What is flood resilience? At first sight, flooding presents itself as a physical issue. This could lead one to think that solutions are to be found in the physical realm – from robust, large-scale solutions (such as dikes, weirs) to flexible, small-scale ones (such as floodgates, flood proofing, floating homes). The cover picture, however, shows that there is more to the story. While caravans could be considered physically resilient, as they can accommodate changing conditions, their efficiency depends on the social structures that support them – they simply need to be moved. Resilience is thus not merely about infrastructure. It is also people, and how people use infrastructures. Flood resilience, therefore, is not only to be sought in the technical, but also in the social realm.
Therefore, this dissertation has been an endeavor to understand the role of different actors in managing flood risks. It analyzes which actors directly and indirectly contribute to the spatial development of flood risks. It then looks at how these different actors relate to and interact with each other to produce flood resilience. As such, it develops a framework that provides a broad perspective on how flood risks develop through time and place and explores what the role of spatial planners could be in bringing these different parties together.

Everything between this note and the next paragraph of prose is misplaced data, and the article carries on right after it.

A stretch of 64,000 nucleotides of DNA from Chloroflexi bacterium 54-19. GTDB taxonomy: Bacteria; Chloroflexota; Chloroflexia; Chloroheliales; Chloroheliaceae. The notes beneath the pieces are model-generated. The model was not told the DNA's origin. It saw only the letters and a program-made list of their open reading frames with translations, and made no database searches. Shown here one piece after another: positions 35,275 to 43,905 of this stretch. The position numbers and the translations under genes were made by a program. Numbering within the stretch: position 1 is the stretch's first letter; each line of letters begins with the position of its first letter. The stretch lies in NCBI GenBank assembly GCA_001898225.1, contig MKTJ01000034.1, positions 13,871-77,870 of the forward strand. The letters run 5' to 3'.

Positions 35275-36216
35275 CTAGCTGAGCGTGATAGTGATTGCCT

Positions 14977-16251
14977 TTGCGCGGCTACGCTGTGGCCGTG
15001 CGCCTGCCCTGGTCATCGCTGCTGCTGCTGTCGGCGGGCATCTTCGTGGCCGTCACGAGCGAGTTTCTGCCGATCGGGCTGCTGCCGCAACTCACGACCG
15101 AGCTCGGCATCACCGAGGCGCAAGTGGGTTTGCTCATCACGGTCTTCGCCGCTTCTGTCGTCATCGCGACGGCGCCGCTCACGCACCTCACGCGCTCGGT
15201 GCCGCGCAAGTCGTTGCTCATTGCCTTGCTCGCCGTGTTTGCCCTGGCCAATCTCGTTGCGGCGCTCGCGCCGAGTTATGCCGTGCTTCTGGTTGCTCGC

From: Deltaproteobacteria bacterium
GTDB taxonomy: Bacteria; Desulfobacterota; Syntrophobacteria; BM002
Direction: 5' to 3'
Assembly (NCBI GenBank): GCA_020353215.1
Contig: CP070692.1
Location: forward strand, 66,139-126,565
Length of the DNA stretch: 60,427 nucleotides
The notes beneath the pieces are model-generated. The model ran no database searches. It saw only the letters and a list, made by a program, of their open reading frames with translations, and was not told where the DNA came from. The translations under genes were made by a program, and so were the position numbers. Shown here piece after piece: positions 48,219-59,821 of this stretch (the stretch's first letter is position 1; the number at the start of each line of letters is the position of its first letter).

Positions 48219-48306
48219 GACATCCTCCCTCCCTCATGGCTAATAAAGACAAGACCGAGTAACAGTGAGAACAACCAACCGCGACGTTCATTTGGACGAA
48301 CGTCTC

Barbara Tempels (1987) works as a researcher at the Centre for Mobility and Spatial Planning at Ghent University.
She holds a Master's degree in Engineering – Architecture and defends her PhD in Urbanism and Spatial Planning in 2016. From 2010 to 2016, she has worked for the Policy Research Centre for Spatial Planning.
Her research interests include urban governance, complexity, resilience, flood risk management and environmental policy.